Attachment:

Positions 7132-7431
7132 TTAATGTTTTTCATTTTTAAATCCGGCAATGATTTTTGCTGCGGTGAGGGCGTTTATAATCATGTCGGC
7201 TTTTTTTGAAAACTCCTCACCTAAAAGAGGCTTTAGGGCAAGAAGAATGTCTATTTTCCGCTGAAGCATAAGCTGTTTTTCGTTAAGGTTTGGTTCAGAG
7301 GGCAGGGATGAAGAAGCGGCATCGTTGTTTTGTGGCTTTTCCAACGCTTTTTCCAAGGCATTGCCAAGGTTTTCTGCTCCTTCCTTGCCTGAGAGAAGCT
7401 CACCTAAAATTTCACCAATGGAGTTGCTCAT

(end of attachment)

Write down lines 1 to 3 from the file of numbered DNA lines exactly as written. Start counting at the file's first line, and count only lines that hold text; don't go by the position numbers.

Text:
Positions 7132-7431
7132 TTAATGTTTTTCATTTTTAAATCCGGCAATGATTTTTGCTGCGGTGAGGGCGTTTATAATCATGTCGGC
7201 TTTTTTTGAAAACTCCTCACCTAAAAGAGGCTTTAGGGCAAGAAGAATGTCTATTTTCCGCTGAAGCATAAGCTGTTTTTCGTTAAGGTTTGGTTCAGAG